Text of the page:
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Dick might obsess about rules because they seem arbitrary. He was getting ready to run in a Special Olympics race once and turned around at the starting line to face the other way. When he was asked to face in the same direction as the other runners, he pointed out that it would be an equal distance in either direction.
People who enforce rules fascinate him. Every Halloween he dresses up as a policeman, and he talks to city police whenever he gets the chance. He tells me that he once dreamt that he was back in Helena, trying to talk to a cop who said, "Not now. I'm busy with another man." He thought the cop was angry at him and awoke relieved that he was in his bedroom in Missoula.
As for goals, he doesn't aspire to astound the world with his voice or his memory. Someday, he says, he wants to walk to the Kiwanis annual pancake breakfast by himself.
Jen Hoyle, one of the ORI staffers who works with Dick, was sitting on his porch with him on a recent afternoon. "What do you think people should know about you?" she asked.
"If I am tall, would I be able to touch the ceiling?" he said.
"Can you?" she asked.
He stood and touched the ceiling of his porch. "I guess I can," he said.
"What are your hopes and dreams?" she asked.
"Hopes and dreams?" he repeated.
"What's one of your goals?"
"To go to New York City. Be living on Eastern Daylight Time."
"What would you do there?"
"Ride the subway. Visit the NYPD."
"Did you ever talk to your parents about being different?"
"What did they say?"
"That I tap things."
"How did you feel about being different from other kids?"
"I was jealous of them."
"How do you want people to treat you?"
"Do you feel like people treat you with respect now?"
"What do you want people to know about autism?"
He paused. "About autism?"
"Is that a hard question?"
Every weekend Dick hunts shadows.
In the late 1990s, I went with him one day to look at a shadow on the side of the Bee Hive, an assisted-living home on Reserve Street. I ask now if he remembers it. Yes, he says, and describes the building and the way the shadow fell on it. I have no idea if he's right because I certainly can't remember the shape of one shadow I saw more than a decade ago.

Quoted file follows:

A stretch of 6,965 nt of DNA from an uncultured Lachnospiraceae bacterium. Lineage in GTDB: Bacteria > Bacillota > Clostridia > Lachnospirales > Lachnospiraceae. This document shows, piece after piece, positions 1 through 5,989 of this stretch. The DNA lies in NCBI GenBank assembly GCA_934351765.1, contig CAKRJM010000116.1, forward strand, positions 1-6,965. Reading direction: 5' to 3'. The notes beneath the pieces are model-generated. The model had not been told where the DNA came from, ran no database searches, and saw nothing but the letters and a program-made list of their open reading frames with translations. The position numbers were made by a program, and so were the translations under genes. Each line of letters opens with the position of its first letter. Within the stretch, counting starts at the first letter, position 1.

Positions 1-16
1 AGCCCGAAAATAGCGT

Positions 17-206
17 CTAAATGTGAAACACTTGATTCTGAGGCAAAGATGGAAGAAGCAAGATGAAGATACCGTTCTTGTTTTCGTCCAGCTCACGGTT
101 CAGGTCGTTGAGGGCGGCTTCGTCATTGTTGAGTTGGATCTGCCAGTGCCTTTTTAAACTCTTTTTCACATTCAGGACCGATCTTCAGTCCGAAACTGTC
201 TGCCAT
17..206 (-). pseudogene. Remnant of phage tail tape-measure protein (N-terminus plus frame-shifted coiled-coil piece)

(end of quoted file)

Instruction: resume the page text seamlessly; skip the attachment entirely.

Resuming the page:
Sometimes he photographs the shadows. He has a few favorites these days: near Ole's on Russell Street at 6:25 p.m. That shadow is a straight line that parallels the green vinyl siding.
There's another one he likes at the ORI woodshop. We must leave his house at precisely 1:15 p.m. to drive there in time to see it jutting from a wall onto a concrete ramp. We're late one day, though, and he gets irritated, bellowing "Turn green, red light!' at the intersection of Mount and Russell. When we arrive, he peers at the diminishing shadow.
Dick keeps close track of time, as though he's trying to hold onto it. He stares at his wristwatch waiting for it to hit 1:32 p.m., when the sun will be directly overhead. When 1:32 has come and gone, he keeps looking at his watch. He's waiting now for 1:55.
"What happens at 1:55?" I ask.
"At 1:55 I say, 'It's just about 3 in Chicago,'" he says. "'Just about 3 in New Orleans.'"
On a recent May day, he greeted his neighbors, a man and his son. He wanted to wish the man's wife a happy Mother's Day a day early, but she wasn't there.
The next day I went with him to the Missoula Cemetery, where his mom is buried. He visits Betty's grave every year on Mother's Day. He approached it alone, as he preferred, and stood there with his fingers pressed against her nameplate. He turned to walk away but then he turned back and touched her name, and did that again and again.
Dick Swanson performs with a choir for the VSA Montana Cabaret and silent auction at the MCT Center for Performing Arts Thursday, May 19, at 7 PM. Doors open at 6 PM. Free with a donation of toiletries or food for the Food Bank.